Creativity-Activity-Service (CAS) is one of the three essential elements that every student must complete as part of the Diploma Programme (DP).  Studied throughout the Diploma Programme, CAS involves students in a range of activities alongside their academic studies. It is not formally assessed; however, students reflect on their CAS experiences as part of the DP and provide evidence of achieving the seven learning outcomes.

How is CAS structured? 

The three strands of CAS, which are often interwoven with particular activities, are characterised as follows:

  • Creativity – arts and other experiences that involve creative thinking.
  • Activity – physical exertion contributing to a healthy lifestyle, complementing academic work elsewhere in the DP.
  • Service – an unpaid and voluntary exchange that has a learning benefit for the student. The rights, dignity and autonomy of all those involved are respected.

In order to demonstrate these concepts, students are required to undertake a CAS Project which involves at least two, if not all three of the CAS components over a longer period of time; at least 3 months regular participation and timely reflection is required. The project challenges students to:

1.       Identify your own strengths and develop areas for personal growth;

2.       Demonstrate that challenges have been undertaken, developing new skills in the process;

3.       Demonstrate how to initiate and plan a CAS experience;

4.       Show commitment to and perseverance in CAS experiences;

5.       Demonstrate the skills and recognize the benefits of working collaboratively;

6.       Demonstrate engagement with issues of global significance;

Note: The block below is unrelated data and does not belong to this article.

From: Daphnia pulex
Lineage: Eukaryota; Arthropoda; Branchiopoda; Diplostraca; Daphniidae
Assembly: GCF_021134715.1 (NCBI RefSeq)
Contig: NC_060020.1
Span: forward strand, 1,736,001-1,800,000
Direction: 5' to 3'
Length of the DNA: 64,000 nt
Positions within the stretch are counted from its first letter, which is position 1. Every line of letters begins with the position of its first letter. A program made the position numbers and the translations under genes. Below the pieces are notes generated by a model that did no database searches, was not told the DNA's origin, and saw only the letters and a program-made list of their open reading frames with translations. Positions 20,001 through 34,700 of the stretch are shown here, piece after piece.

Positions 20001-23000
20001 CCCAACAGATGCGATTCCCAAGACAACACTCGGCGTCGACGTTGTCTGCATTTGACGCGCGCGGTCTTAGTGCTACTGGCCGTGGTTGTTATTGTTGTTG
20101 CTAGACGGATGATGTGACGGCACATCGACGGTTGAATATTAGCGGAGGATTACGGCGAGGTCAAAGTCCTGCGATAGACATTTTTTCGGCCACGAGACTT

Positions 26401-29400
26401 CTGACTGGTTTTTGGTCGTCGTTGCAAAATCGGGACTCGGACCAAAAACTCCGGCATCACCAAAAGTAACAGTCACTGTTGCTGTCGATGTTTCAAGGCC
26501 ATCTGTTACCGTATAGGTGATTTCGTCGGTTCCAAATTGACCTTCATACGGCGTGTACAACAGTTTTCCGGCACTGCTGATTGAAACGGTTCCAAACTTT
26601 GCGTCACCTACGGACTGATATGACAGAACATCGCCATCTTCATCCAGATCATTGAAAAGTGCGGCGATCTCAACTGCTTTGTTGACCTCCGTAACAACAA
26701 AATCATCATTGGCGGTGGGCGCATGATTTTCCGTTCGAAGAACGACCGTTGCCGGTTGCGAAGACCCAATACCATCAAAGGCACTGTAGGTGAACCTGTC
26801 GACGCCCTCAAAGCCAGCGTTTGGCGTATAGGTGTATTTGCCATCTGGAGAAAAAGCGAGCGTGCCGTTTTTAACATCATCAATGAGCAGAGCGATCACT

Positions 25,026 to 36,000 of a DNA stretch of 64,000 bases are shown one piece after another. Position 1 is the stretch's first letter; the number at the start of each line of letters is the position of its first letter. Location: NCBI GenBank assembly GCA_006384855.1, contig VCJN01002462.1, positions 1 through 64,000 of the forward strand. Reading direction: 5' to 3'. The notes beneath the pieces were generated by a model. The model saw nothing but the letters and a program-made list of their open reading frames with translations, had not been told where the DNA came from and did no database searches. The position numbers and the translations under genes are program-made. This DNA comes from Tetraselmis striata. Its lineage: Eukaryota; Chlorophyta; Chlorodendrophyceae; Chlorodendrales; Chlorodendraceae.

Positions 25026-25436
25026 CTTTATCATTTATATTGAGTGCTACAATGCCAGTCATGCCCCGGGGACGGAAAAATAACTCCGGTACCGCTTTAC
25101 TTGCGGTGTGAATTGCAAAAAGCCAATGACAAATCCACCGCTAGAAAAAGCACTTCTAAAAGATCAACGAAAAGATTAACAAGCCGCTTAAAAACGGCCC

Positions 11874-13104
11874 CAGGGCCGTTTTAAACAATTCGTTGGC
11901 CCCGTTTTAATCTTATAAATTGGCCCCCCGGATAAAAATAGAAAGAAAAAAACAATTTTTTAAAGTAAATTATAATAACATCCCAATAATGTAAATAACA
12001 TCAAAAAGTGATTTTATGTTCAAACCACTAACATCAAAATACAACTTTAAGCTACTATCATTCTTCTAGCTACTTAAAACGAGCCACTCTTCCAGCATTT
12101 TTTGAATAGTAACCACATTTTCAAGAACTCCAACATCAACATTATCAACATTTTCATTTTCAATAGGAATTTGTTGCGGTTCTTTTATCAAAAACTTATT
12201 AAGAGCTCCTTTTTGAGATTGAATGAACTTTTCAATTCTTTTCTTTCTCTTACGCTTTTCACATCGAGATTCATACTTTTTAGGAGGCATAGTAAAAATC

7.       Recognize and consider the ethics of choices and actions.

 What is the significance of CAS?

CAS enables students to enhance their personal and interpersonal development by learning through experience. It provides opportunities for self-determination and collaboration with others, fostering a sense of accomplishment and enjoyment from their work. At the same time, CAS is an important counterbalance to the academic pressures of the DP.

What does a CAS Programme consist of?

A good CAS programme should be both challenging and enjoyable – a personal journey of self-discovery. Each student has a different starting point, and therefore different goals and needs, but for many their CAS activities include experiences that are profound and life‑changing.

Completion of CAS

Students must undertake a balanced programme of CAS experiences, and complete at least one CAS project per academic year, to ensure that all seven learning outcomes have been conducted. Since reflections cannot be graded as they’re personal to each and every individual, along with evidence collected when participating in a CAS experience, students simply pass or fail their Diploma Programme. The IB places great emphasis on the CAS programme as it helps students build the interpersonal skills needed for undergraduate study and beyond.

*Please note that much of the information explained above referring to the International Baccalaureate is taken from